My son, 6 years old, is a very bright boy. When cycling and playing football, he's constantly on the go. He also knows a lot about lizards and fish. Before going to sleep, we always read books about them together. But, for some time now, a certain tenseness has been creeping into our evening ritual – because my son sometimes wets himself at night. He also hasn't wanted to sleep over at grandma and grandpa's anymore, because they put pressure on him because of this.
He'll be starting school soon, so we visited our paediatrician. First of all, the paediatrician gave my son the all-clear that there was no physical damage and sent us to a urologist. After an extensive physical examination, he asked many questions and had my son keep a bladder diary. 6 weeks later, we had the next appointment. When evaluating the bladder diary, the doctor noticed that my son also goes to the toilet frequently during the day (up to 13 times) and that the amount of urine stored in the bladder was too small for his age. I also noticed that he often runs very fast to the toilet.
In addition to many behavioural tips, the doctor suggested urine therapy and, on the next visit, recommended taking a medicine that increases bladder capacity. My son has been taking this medicine for 8 weeks now and we notice that he doesn't have to go to the toilet so often during the day, and especially that he doesn't have to rush so much any more.
We've just finished the bladder diary, which we have to take to the doctor next week. Now my son goes to the toilet only 8 times a day and can already store 30ml more urine in his bladder. And we haven't had a night-time "incident" in four weeks. I'm glad we got help from a doctor. Now we can relax and read the books before we go to sleep and my son can enjoy staying over with his grandparents again.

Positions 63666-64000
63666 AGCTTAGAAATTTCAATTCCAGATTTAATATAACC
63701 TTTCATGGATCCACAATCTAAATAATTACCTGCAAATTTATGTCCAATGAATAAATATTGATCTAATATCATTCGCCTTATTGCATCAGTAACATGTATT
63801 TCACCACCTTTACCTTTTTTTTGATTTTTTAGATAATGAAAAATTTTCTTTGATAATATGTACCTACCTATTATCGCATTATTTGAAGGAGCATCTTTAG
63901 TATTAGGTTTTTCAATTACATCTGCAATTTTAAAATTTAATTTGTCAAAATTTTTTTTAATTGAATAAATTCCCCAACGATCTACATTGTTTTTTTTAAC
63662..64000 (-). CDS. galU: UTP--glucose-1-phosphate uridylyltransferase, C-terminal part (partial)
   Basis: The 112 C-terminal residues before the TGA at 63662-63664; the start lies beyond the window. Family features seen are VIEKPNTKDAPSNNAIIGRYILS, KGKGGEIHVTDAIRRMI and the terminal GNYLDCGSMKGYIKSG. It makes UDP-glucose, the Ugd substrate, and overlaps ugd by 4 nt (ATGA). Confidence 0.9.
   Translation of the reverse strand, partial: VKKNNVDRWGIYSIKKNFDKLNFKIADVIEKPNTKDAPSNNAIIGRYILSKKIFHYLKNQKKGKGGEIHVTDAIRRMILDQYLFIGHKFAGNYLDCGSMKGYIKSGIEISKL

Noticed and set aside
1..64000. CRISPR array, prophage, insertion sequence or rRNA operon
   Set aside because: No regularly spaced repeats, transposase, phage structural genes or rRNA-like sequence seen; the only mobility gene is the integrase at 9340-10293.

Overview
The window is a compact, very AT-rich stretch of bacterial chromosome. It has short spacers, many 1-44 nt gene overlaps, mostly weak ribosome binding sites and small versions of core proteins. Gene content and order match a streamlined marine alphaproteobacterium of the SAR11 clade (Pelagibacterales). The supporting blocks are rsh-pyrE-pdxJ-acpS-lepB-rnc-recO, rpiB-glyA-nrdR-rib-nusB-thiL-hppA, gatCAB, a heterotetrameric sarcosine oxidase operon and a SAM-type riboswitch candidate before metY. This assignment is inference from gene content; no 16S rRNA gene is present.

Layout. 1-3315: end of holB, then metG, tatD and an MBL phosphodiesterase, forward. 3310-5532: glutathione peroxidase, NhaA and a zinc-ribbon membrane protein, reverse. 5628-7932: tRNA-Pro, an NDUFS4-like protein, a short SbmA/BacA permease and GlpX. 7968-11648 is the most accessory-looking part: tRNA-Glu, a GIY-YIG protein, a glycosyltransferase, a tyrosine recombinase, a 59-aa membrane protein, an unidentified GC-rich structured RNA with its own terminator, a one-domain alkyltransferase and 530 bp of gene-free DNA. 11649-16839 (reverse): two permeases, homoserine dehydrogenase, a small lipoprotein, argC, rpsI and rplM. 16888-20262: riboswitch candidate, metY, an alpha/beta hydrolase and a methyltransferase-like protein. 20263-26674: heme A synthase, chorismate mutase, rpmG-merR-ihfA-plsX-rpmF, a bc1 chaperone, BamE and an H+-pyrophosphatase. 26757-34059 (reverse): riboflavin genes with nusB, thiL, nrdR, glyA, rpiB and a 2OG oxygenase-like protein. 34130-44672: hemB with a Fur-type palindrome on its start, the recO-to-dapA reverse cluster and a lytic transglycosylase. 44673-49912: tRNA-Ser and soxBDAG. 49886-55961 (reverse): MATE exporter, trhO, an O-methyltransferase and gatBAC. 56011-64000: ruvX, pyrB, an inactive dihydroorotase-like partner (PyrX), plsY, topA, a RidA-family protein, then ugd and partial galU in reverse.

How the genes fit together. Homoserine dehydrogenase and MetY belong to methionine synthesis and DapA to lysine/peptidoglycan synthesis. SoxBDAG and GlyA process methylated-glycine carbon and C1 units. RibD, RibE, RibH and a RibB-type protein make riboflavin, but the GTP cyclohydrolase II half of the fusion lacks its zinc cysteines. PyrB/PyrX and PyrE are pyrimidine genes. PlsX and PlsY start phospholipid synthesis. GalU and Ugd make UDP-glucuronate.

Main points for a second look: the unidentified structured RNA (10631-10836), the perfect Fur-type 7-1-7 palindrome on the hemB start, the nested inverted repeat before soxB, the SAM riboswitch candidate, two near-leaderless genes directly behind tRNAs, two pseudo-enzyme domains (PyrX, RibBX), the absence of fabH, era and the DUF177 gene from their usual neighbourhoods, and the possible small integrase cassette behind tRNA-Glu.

My name is Holger, I am 69 years old. Last year, at my wife's insistence, I went for an early detection examination. I actually didn't want to go, I was uncomfortable with it for some reason. But today I'm glad I listened to her. I was diagnosed with elevated PSA levels at the time.
A few more tests were carried out and the suspicion that I might have prostate cancer was confirmed. After an intensive consultation with my treating urologist, a biopsy (tissue sample) was taken. Unfortunately, the biopsy showed an advanced hormone-sensitive prostate carcinoma. My doctor explained to me that in this case it was possible to positively influence the course of the disease with the right medication and slow its progress.
It was a difficult time, especially for my wife and our family. And yet I feel very well taken care of by my urologist, on the one hand. He explained to us what was going on with me in a way that was easy to understand. And on the other hand, the so-called LHRH therapy (with buserelin) is working well for me. My testosterone levels and therefore my PSA levels were successfully lowered. Currently, it appears that the progression of cancer has been significantly slowed or even stopped.
I have my PSA and testosterone levels constantly monitored and of course I take buserelin continuously (every 3 months). But above all I am able to intensely enjoy my time with my loved ones. I advise all men to take regular precautions, because there are many ways to deal with the disease. Sure, I can't plan with complete freedom any more, but with buserelin it's even possible to exceed the prescription. This means I can extend my vacation by up to three weeks to see more of my grandchildren and still be safe.